Review: Boston Lyric Opera's THE ANONYMOUS LOVER is a Joyous Delight

Comic opera continues through February 18 at the Huntington Theatre.

By: Feb. 18, 2024
Review: Boston Lyric Opera's THE ANONYMOUS LOVER is a Joyous Delight
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As a quite perfect closer to Valentine’s Week, Boston Lyric Opera is sending audiences a musical love letter in the form of a funny, romantic, and splendidly sung new production of “The Anonymous Lover,” the 18th-century comic chamber opera by composer Joseph Bologne, Chevalier de Saint-Georges, being performed at the Huntington Theatre through February 18.

Written in 1780, “The Anonymous Lover” is one of the first known operas composed by a Black artist. Bologne and his music gained renewed attention with the 2022 release of the feature film “Chevalier,” which chronicled the life of the French-Caribbean prodigy. Its libretto, by Desfontaines-Lavallée, is based on a play by the French writer Madame de Genlis.

The joyous new BLO adaptation of Bologne’s opera, a co-production with Opera Philadelphia, features an adapted book by Obie Award-winning Boston playwright Kirsten Greenidge (“Milk Like Sugar”) whose plays – including “The Luck of the Irish, “Baltimore,” and “Our Daughters, Like Pillars” – have been developed and produced at the Huntington, American Repertory Theater, La Jolla Playhouse, Yale Repertory Theatre, and The John F. Kennedy Center for the Performing Arts.

Expert at writing appealing characters of all manners and types, Greenidge’s English-language adaptation is a copacetic companion to the original French singing – winningly blending the story’s tale of heartfelt love with abundant charm and relatability.

The two acts are presented in an intermissionless 90 minutes, with the story centered on Léontine (magnificently played and sung by soprano Brianna J. Robinson), a wealthy young widow not drawn to the idea of falling in love again until she begins receiving love letters from a secret admirer, later revealed to be her friend, the young courtier Valcour (endearingly played by tenor Omar Najmi).

Before she realizes that Valcour is her secret suitor, Léontine turns to him and another friend, Dorothée (the versatile mezzo soprano Sandra Piques Eddy in a laugh-inducing turn), for help deciding whether she should keep accepting the unsolicited expressions of love, or discourage them. Once both women realize that Valcour is very likely the lovelorn writer, Léontine isn’t sure how that makes her feel. With Valcour spun around by her spurning, his friend Ophémon (bass-baritone Evan Hughes in a sly and very funny portrayal) encourages him to stand up and let it be known that he is indeed the ardent admirer.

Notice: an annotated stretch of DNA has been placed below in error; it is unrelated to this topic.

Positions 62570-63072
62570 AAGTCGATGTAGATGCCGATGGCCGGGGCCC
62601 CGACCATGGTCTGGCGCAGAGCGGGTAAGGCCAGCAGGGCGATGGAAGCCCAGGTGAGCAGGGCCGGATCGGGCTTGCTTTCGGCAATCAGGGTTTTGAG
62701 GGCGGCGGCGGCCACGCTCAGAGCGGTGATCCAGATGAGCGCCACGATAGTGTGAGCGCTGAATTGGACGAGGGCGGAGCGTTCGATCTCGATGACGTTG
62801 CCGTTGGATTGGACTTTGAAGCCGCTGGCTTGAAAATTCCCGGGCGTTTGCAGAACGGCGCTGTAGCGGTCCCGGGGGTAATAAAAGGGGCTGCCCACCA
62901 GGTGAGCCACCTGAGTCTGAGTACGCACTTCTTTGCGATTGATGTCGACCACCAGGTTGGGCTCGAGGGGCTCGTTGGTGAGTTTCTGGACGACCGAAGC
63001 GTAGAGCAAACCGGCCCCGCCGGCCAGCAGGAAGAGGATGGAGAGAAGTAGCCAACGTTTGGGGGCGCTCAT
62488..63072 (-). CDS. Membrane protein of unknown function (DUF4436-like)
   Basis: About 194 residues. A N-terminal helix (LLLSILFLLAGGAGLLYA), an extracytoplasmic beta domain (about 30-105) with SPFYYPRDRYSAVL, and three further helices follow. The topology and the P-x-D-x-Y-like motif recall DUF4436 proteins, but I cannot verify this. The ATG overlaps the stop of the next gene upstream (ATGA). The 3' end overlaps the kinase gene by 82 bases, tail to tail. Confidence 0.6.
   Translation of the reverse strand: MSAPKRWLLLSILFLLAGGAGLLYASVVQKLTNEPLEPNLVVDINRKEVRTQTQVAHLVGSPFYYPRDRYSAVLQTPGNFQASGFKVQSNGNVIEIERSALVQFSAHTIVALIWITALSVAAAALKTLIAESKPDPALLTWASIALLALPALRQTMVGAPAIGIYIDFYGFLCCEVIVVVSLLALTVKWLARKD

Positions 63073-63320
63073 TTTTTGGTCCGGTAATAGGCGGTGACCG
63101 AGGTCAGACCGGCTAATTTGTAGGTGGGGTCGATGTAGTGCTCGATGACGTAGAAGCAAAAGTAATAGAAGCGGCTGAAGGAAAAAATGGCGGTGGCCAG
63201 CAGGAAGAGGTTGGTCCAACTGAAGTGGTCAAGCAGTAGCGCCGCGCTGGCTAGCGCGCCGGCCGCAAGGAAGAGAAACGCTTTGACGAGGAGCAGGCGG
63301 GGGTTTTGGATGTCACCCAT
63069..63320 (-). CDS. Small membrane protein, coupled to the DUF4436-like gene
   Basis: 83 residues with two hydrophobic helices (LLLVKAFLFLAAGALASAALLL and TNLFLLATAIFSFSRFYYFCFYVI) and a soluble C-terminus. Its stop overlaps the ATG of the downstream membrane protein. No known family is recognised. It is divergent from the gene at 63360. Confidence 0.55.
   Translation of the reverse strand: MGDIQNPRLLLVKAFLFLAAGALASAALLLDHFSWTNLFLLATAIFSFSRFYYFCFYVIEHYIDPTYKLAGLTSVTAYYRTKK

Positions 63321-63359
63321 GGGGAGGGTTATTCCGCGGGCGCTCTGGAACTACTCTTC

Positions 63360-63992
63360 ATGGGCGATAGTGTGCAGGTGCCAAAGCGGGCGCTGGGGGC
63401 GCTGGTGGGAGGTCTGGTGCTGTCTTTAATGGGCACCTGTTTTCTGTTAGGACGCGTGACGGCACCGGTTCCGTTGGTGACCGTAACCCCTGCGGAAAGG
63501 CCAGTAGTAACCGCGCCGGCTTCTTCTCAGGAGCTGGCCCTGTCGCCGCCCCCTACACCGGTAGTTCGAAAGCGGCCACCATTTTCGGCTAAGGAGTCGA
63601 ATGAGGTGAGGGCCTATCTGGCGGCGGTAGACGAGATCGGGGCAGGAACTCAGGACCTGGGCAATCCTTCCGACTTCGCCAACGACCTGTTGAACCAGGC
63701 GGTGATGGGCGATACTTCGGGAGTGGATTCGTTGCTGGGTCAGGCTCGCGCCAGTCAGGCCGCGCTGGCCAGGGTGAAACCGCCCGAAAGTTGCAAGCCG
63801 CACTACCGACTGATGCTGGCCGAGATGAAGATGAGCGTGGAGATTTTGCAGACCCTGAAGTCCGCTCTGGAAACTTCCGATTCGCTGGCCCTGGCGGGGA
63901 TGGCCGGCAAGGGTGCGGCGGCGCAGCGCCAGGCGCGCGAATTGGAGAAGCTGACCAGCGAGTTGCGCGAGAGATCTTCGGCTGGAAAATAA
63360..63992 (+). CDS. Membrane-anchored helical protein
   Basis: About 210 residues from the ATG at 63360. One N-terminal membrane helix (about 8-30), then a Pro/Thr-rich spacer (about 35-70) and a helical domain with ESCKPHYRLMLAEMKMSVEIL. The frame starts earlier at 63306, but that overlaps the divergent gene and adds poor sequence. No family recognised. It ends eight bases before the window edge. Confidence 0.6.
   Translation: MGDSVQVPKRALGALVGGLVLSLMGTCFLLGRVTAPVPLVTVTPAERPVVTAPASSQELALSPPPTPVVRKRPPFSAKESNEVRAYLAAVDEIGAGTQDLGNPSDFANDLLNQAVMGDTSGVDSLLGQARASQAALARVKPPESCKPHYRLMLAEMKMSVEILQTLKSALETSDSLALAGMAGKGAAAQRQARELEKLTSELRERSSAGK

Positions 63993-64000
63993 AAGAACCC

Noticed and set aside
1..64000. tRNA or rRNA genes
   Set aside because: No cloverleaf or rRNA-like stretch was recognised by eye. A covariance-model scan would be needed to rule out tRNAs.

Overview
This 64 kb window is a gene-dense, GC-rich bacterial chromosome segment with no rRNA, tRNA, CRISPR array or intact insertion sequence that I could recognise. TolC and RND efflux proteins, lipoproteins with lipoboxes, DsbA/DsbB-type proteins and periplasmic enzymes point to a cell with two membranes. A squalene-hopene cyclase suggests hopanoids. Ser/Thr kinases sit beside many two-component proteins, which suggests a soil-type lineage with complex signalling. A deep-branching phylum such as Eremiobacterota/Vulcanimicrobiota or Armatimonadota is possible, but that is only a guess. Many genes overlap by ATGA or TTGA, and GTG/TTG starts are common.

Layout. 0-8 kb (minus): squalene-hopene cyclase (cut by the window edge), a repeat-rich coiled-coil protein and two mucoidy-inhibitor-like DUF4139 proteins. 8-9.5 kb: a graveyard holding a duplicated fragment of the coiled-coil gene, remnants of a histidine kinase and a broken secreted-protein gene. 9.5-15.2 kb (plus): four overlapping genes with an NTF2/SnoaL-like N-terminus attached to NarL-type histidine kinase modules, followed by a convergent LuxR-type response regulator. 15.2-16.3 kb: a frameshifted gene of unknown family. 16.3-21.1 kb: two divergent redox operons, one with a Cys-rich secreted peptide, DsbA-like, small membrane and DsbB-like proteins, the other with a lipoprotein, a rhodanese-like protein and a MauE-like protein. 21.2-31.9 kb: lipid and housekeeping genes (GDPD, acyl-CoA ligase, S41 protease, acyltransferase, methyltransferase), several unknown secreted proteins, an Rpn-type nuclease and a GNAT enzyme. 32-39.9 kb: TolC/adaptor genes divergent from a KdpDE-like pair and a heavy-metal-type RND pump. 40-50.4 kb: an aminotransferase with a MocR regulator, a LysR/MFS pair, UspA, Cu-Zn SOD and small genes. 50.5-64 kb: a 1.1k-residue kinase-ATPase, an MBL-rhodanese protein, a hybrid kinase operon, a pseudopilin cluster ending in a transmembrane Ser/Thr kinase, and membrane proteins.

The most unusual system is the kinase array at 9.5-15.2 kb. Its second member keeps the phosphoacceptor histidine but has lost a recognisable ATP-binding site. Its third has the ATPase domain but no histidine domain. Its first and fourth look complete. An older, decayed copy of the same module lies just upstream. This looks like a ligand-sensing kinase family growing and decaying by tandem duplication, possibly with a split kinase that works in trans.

Soprano Ashley Emerson, as the sprightly Jeannette, and tenor Zhengyi Bai, as the upbeat Colin, also add fine support and rich vocals to the proceedings, which flow smoothly under the direction of Dennis Whitehead Darling. The evocative score is majestically performed by a 37-piece orchestra conducted by BLO Music Director David Angus, while a 12-member chorus, directed by Brett Hodgdon, further enhances the opera’s rich sound.

The first-rate tech credits include Leslie Travers’ period-perfect costumes and April Gerbode’s excellent wig and make-up design. Indeed, the pair’s work has Omar Najmi evoking an 18th-century version of Timothée Chalamet who, were he to get a look at it, just might want to wear Travers’ brocaded finery on a red carpet. There’s also terrific work on display by lighting designer Driscoll Otto and scenic coordinator Baron E. Pugh, who together give the production its seductive and warm tone.

 

Photo caption: Valcour (Omar Najmi) advises Léontine (Brianna J. Robinson) on how to deal with a secret admirer in a scene from Boston Lyric Opera’s “The Anonymous Lover.” Photo by Nile Scott Studios.




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